5.3.4 Deviations Due to Interference Between Main-Chain and Side-Chain Groups

5.4 Spiral Structure of Isotactic Polymers and Randomization Effects

5.4.1 Trigonal Spiral

5.4.2 Higher Polygonal Spirals

5.4.3 Chain Conformation and Lateral Packing as Factors Determining Crystal Structure: a Case of Isomorphic Replacement

5.5 Physical Properties of Tactic Polymers

5.5.1 Melting Points and Thermal Properties

5.5.2 Mechanical and Other Properties

5.5.3 Outlook for Tactic Fibers

Chapter 6 The Development of Ideas of Fine Structure

6.1 Introduction

6.2 Crystalline and Non-crystalline Regions

6.2.1 Micellar and Continuous Theories of Structure

6.2.2 The Combination of Crystalline and Non-crystalline Regions

6.2.3 Electron-Microscope Studies

6.2.4 The Present Position

6.3 A Fringed-Fibril Theory

6.3.1 The Fringed-Fibril Structure

6.3.2 Crystallite Size

6.3.3 General Observations

6.4 Conclusion

Chapter 7 Observed Fine Structure in Plant Fibers

7.1 Introduction

7.2 The Constitution of Cell-Walls

7.2.1 The Structure of Cellulose I

7.2.2 The Surface of the Microfibrils

7.2.3 The Incrusting Substances

7.3 The Organization of Cellulose in the Walls

7.3.1 Crossed Fibrillar Structure

7.3.2 The Structure of Wood Tracheids

7.3.3 Relation of Structure to Cell Dimensions

7.4 Chain Orientation and Physical Properties

7.4.1 General Considerations

7.4.2 Swelling

7.4.3 Heat Conductivity

7.4.4 Strength Properties

Chapter 8 The Fine Structure of Animal and Man-Made Fibers

8.1 Introduction

8.2 Experimental Methods

8.2.1 Fragmentation Methods

8.2.2 Studies of Transverse and Longitudinal Sections

8.2.3 Replication Techniques

8.3 Fibrillar Structure

8.4 Morphology of Microfibrils

8.4.1 The Effect of Crystallinity and Crystalline Orientation

8.5 Longitudinal Repeats in Fibrous Structures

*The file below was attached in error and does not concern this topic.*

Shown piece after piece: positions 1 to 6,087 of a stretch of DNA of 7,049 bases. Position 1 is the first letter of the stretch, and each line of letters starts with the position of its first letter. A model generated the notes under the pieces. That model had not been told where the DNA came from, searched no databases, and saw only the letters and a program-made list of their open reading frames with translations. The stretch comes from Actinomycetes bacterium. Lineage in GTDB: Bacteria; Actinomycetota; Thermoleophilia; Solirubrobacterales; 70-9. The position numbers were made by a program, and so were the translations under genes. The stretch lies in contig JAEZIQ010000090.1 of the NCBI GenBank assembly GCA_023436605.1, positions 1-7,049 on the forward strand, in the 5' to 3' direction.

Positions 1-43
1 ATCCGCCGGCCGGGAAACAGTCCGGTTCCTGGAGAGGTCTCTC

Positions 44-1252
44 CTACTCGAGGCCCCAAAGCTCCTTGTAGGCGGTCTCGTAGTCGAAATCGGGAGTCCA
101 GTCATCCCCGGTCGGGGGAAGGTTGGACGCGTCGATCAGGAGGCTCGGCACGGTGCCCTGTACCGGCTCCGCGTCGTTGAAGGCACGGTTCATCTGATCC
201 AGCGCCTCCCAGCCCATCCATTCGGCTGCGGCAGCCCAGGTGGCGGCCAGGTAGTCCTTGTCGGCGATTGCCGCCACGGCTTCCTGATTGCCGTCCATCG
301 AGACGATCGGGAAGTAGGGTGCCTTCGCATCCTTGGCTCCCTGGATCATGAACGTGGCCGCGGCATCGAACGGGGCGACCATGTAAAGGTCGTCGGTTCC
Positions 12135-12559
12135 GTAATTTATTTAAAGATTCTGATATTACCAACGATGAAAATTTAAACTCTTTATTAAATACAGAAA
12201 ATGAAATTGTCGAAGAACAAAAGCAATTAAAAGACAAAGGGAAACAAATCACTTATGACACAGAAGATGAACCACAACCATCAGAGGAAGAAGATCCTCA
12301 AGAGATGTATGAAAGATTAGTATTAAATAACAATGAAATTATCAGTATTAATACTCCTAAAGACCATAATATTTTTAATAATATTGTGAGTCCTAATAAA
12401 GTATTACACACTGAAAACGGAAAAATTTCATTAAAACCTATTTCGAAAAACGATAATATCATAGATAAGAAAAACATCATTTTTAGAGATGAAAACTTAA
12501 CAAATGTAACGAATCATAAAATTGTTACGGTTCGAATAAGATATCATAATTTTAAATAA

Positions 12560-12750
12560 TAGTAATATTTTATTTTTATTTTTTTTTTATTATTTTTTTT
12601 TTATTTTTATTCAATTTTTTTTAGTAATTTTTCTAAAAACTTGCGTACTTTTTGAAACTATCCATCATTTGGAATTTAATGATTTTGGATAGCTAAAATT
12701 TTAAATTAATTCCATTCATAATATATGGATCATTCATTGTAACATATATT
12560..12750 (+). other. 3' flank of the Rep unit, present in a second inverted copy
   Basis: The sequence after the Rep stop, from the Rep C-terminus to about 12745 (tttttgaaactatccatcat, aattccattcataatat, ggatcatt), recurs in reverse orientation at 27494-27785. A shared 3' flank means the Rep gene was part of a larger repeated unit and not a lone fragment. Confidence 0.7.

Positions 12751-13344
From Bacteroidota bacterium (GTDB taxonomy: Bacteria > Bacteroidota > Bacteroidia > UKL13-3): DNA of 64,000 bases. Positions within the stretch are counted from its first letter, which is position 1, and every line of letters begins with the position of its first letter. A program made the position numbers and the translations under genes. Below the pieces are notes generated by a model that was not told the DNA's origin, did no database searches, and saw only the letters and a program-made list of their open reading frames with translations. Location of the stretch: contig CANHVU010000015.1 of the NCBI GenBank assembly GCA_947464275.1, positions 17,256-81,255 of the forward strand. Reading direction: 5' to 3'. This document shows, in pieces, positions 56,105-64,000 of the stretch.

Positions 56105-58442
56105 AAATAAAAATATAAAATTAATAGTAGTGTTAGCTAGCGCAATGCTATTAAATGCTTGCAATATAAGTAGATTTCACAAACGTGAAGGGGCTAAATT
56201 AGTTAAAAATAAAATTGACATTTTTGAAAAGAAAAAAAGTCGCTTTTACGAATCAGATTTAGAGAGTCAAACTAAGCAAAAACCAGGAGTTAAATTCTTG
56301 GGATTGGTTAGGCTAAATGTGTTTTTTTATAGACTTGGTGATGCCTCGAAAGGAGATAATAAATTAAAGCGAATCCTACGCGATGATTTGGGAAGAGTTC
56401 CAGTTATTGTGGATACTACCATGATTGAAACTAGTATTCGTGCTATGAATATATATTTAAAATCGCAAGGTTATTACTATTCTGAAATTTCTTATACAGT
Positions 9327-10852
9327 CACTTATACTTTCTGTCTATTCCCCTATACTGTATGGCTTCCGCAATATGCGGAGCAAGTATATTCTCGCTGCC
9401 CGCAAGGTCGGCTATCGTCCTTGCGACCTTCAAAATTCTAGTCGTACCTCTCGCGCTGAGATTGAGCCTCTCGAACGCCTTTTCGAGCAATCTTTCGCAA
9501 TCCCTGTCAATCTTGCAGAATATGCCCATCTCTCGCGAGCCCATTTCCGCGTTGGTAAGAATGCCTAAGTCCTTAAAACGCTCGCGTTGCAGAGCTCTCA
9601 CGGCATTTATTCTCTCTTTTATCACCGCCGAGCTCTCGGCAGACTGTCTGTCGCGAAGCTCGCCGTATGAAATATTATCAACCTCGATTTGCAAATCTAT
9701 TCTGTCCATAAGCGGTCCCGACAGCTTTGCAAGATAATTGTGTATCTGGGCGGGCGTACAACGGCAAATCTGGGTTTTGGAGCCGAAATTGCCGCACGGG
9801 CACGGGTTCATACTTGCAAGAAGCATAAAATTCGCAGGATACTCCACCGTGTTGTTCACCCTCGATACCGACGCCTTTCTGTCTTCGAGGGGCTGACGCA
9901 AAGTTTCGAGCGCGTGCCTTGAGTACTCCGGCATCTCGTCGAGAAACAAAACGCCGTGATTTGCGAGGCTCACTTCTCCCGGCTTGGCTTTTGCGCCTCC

8.6 Man-Made Fibers

8.7 Animal Fibers

8.8 Biosynthesis of Fibers

8.9 Closing Remarks

Chapter 9 The Non-Crystalline State

9.1 Mechanical Properties of High-Molecular Materials

9.2 The Rubber-Like State

9.2.1 The Kinetic Theory of Rubber Elasticity

9.2.2 The Network Theory

9.3 The Amorphous Component in Crystalline Polymers

9.3.1 Properties of Crystalline Polymers

9.3.2 The Modulus of Crystalline Rubber

9.3.3 Filler Action of Crystallites

9.3.4 Modification of Properties of Amorphous Component

9.3.5 Conclusion

9.4 Transition Phenomena

9.4.1 The Glass-Rubber Transition

9.4.2 Changes in Mechanical Properties in the Transition Region

9.4.3 Mechanical Properties of Amorphous Polymers

9.4.4 Fine Structure of the Relaxation Spectrum

9.4.5 General Discussion of Transition Phenomena

Chapter 10 The Crystallinity of High Polymers

10.1 Introduction

10.2 The Molecule

10.3 The Crystallite

10.3.1 The Concept of the Crystal Lattice in Polymers

10.3.2 The Configuration of the Molecule

10.3.3 The Packing of the Molecules

10.4 The Crystalline-Amorphous Entity

10.5 The Spherulitic Texture

10.5.1 The Recognition of Spherulites and their Significance in High Polymers

10.5.2 The Kinetics of Crystallization in Terms of Spherulites

10.5.3 Birefringence Effects in Spherulites

10.5.4 Orientation of the Molecules in Spherulites

10.5.5 The Morphology of Spherulites: the Spherulitic Fibril

10.5.6 Models of Spherulite Structures

10.6 Single Crystals

10.6.1 First Observations on Single Crystals

10.6.2 Electron-Diffraction Studies on Single Crystals; the Orientation of the Molecules

10.6.3 Chain-Folding in Polymers and Its Consequences

10.6.4 Relation Between Single Crystals and Spherulites

10.7 Some General Considerations

10.7.1 Relation Between Polymers and Low-Molecular-Weight Materials

10.7.2 Explanation of Chain-Folding

10.7.3 Problems Concerning Crystallization in the Bulk

10.8 Some Aspects of the Deformation Behavior in Terms of Crystalline Structures

10.8.1 General

10.8.2 The Molecule

10.8.3 The Crystallite

10.8.4 The Crystalline-Amorphous Entity

10.8.5 The Spherulite

10.8.6 The Spherulitic Fibril

10.8.7 Single Crystals

10.8.8 The Structure of the Drawn Fiber

Chapter 11 Surface Structure

11.1 External Form of Fibers

11.2 Methods Used to Study the Surface Structure

11.2.1 Interferometry

11.2.2 Microscopy

11.2.3 Scanning Electron Microscope

11.2.4 Reflection Electron Microscope

11.2.5 Observation of Silhouettes

11.2.6 Preparation of Transparent Casts or Replicas

11.2.7 Stereoscopy

11.2.8 Studies of Transverse and Longitudinal Sections

11.3 Fiber Surfaces

11.3.1 Animal Hair and Wool Fibers

11.3.2 Cotton

11.3.3 Regenerated Fibers

11.3.4 Synthetic Fibers

Chapter 12 Cotton and Other Vegetable Fibers

12.1 Introduction and General Classification of Vegetable Fibers

12.2 bast Fibers

12.2.1 Jute

12.2.2 Flax

12.2.3 Ramie

12.2.4 Hemp

12.2.5 Kenaf

12.3 Leaf Fibers

12.3.1 Abaca

12.3.2 Sisal

12.4 Seed Fiber

12.4.1 Kapok

12.5 Cotton

12.5.1 General Characteristics

12.5.2 Detailed Structure of Cotton Fiber

12.5.3 Observations on Modified Cotton Fibers